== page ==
National Edu News: Specialised Training Required for Implementing ECCE: Dr Venita Kaul  |  Cover Story: Elimination Round or Aptitude Test- How to Align CUET with NEP 2020 Goals  |  Life Inspirations: Master of a Dog House  |  Education Information: Climate Predictions: Is it all a Piffle!  |  Leadership Instincts: Raj Mashruwala Establishes CfHE Vagbhata Chair in Medical Devices at IITH   |  Parent Interventions: What Books Children Must Read this Summer Vacation   |  Rajagiri Round Table: Is Time Ripe for Entrepreneurial Universities in India?  |  Life Inspirations: How to Overcome Fear of Public Speaking  |  Teacher Insights: Guided Play Effective for Children  |  Teacher Insights: Doing Calculations Boosts Mental Strength  |  Best Practices: Hugging for Happiness  |  Parent Interventions: Is Frequent Childcare Outside of the Family Beneficial for a Child's Development  |  Health Monitor: How to Measure Attention?  |  Life Inspirations: From BC to AC: What Has Changed in Pandemic and What Has Not  |  Guest Column: The Biting Army  |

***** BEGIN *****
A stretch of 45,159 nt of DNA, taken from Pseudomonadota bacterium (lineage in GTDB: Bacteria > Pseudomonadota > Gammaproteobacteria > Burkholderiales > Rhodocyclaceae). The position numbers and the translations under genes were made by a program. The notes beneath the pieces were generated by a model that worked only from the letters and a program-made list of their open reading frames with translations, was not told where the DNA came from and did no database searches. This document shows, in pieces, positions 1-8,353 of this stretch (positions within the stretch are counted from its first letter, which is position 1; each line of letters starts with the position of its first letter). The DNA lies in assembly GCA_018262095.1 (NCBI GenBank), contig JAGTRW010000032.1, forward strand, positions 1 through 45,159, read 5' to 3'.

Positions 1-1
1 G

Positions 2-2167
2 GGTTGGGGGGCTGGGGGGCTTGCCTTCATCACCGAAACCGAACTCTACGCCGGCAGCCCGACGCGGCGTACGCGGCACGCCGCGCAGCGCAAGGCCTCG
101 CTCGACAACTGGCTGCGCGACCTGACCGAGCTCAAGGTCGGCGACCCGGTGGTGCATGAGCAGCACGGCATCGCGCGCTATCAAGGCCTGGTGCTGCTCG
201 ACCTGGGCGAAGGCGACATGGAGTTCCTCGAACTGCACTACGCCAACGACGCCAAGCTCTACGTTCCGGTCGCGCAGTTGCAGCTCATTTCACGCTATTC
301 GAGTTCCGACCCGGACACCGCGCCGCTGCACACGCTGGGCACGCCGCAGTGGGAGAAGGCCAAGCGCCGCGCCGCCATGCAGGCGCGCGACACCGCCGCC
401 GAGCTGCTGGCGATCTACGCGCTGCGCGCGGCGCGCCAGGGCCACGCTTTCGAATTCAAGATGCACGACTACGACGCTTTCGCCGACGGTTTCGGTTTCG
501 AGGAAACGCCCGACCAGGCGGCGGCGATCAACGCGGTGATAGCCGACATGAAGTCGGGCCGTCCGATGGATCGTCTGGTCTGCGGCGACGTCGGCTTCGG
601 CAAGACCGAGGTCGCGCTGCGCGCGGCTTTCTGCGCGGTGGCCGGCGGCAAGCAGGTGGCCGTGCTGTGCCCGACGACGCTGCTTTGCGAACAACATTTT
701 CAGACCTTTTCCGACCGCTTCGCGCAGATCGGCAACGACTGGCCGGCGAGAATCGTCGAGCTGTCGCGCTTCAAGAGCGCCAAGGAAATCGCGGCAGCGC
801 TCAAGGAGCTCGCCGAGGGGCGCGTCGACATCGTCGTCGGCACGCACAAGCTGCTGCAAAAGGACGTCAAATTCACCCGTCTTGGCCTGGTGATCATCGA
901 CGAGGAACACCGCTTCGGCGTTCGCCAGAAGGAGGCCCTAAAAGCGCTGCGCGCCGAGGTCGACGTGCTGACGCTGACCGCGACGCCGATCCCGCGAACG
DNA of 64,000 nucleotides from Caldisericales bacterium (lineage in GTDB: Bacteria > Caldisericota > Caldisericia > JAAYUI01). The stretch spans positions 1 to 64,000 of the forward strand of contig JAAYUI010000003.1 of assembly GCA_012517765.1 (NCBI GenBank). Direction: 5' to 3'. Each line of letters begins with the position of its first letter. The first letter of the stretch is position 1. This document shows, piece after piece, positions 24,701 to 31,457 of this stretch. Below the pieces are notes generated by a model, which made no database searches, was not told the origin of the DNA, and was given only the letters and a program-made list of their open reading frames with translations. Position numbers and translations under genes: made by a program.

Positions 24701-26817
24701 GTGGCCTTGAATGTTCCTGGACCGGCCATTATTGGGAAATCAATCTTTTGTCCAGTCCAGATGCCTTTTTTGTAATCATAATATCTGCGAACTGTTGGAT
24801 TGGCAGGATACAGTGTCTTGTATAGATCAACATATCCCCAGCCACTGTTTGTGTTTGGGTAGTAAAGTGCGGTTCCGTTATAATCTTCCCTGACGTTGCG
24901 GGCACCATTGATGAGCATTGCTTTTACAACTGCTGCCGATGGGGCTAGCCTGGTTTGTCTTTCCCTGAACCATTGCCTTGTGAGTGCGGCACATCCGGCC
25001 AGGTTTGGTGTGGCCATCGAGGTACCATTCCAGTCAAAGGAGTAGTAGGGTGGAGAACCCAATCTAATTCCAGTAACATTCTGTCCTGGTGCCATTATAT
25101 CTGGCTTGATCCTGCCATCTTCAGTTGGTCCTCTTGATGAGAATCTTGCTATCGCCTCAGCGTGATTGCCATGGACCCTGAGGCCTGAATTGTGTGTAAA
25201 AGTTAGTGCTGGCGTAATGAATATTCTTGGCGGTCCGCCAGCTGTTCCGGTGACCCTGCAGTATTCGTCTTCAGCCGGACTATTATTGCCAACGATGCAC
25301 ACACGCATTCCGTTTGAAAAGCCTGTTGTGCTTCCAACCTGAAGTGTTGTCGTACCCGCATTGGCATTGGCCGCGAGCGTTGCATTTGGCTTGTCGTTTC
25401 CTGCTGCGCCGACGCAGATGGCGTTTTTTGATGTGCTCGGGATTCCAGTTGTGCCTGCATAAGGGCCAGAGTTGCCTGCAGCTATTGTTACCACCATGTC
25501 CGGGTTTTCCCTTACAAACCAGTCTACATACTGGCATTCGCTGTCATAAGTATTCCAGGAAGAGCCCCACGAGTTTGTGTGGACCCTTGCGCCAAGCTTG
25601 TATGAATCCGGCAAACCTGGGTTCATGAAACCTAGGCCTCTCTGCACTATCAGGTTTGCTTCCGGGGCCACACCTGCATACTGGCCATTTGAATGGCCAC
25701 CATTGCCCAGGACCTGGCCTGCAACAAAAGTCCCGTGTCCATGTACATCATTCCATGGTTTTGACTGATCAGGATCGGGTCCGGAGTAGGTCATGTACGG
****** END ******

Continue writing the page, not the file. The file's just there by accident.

November 29, 2019 Friday 01:26:54 PM IST

Passion Not Enough to Become Dynamic Leaders

Leadership Instincts

Passion may not be enough to make managers into dynamic leaders, according to Jon M Jachimowicz, Harvard Business School Assistant Professor.He his team did a series of six studies to understand passion at the work place and found that there is more to leadership than just passion for the job. In the first study they examined the presentations of 177 entrepreneurs in the Canadian television show Dragon's Den. It was found that those who were perceived as passionate about their projects got more offers. In the second study, the participants were inclined to open their wallets to only those with a genuine passion. 
Passion doesn't work for all jobs. For eg. consultants should express passion but not accountants, judges should not be passionate but lawyers can be. Researchers found that people only support passionate colleagues if they agree with their cause.When participants in a fourth study read about workers who were passionate about environmental issues, only participants sympathetic with those views showed admiration. The others turned their backs. 
So Jachimowicz advises: “If I’m a leader in a company or team, just expressing passion won’t necessarily make people agree with me and help me succeed. Maybe I should work on getting everyone on board with the goal first.”



Comments